These new restrictions on CSR funds are part of a list of proposed amendments to the Companies Act, 2013, that the government will take up during the Winter session of Parliament
Companies not spending their entire corporate social responsibility (CSR) corpus and diverting funds to their balance sheets will now have to declare the amount not spent in their annual report, according to a report by The Hindu Business Line.
Moreover, companies will have to transfer the unspent funds to a separate bank account and spend it within three years, the news daily reported.
These new restrictions on CSR funds are part of a list of proposed amendments to the Companies Act, 2013, that the government will take up during the Winter session of Parliament, sources told the paper.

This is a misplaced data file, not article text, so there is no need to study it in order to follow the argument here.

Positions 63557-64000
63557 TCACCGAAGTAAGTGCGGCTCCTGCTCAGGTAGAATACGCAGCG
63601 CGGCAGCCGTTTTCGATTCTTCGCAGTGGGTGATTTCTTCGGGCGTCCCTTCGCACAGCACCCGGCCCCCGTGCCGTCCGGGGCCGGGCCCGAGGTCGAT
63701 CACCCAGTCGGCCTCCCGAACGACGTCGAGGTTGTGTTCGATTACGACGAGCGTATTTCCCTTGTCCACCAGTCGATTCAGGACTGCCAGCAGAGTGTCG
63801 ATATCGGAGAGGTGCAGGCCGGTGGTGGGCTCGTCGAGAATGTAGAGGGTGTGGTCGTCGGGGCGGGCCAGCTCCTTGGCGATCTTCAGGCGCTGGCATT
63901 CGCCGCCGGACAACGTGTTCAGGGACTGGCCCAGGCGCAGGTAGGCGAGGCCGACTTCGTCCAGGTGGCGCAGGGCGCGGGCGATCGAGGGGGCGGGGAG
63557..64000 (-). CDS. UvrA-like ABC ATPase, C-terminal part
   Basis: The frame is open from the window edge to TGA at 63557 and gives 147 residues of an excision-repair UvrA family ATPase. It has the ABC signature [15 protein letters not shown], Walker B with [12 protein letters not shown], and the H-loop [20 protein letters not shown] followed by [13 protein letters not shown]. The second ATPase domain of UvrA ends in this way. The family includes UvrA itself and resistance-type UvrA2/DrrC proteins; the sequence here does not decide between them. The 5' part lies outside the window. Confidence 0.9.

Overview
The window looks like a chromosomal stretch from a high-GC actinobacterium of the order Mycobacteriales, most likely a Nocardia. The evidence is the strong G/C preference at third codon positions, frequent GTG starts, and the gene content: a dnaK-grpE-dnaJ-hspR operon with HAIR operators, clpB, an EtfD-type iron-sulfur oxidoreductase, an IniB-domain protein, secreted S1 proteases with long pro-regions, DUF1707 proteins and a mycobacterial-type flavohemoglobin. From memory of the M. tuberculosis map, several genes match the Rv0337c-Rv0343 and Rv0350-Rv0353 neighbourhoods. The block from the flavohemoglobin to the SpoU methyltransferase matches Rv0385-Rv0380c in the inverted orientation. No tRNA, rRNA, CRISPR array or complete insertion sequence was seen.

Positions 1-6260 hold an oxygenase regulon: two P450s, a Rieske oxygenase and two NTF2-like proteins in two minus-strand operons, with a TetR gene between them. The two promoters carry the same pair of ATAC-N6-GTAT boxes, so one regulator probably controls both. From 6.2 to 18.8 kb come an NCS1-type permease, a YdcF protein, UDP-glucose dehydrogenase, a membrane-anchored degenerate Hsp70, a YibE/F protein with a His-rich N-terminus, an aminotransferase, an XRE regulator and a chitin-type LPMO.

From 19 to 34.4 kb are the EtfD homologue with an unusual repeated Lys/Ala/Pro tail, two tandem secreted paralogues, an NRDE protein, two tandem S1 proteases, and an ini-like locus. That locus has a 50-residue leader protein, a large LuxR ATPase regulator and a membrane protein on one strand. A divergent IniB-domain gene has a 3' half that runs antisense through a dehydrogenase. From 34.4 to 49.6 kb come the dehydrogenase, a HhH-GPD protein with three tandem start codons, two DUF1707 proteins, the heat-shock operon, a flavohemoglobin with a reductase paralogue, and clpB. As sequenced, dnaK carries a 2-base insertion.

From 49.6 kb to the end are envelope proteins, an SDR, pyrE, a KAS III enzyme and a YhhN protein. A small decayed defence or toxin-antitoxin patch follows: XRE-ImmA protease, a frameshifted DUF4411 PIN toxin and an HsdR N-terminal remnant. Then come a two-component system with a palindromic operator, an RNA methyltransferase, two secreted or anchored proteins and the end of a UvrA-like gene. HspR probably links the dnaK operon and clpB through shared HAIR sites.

The amendment may make CSR spending mandatory, as against the current practice of either 'complying' (spending) or 'explaining' why the funds were not spent.
The Corporate Affairs Ministry recently announced that it is examining the records of the top 1,000 companies that were required to spend under their CSR initiative.
Disclosures by 77 companies for FY18 showed unspent amounts equalling a third of their prescribed CSR spending, data from PRIME Database revealed. Median spending of companies has slightly improved over the years to 69.98 percent of the total corpus in FY18, from 42.33 percent in FY15.
Of the 6,286 companies under government scrutiny, most firms reportedly spent less than the mandated amount in April-November of 2016-17, the news daily reported. About 2,203 firms spent more than the required amount during the same period.
A high-level committee recently set-up to strengthen CSR norms has proposed amendments to the existing guidelines."The amendments seem to force companies to spend money earmarked towards CSR rather than letting them accrue it on the balance sheet. Keeping the money reserved but unspent does not serve any purpose," a legal expert told the paper.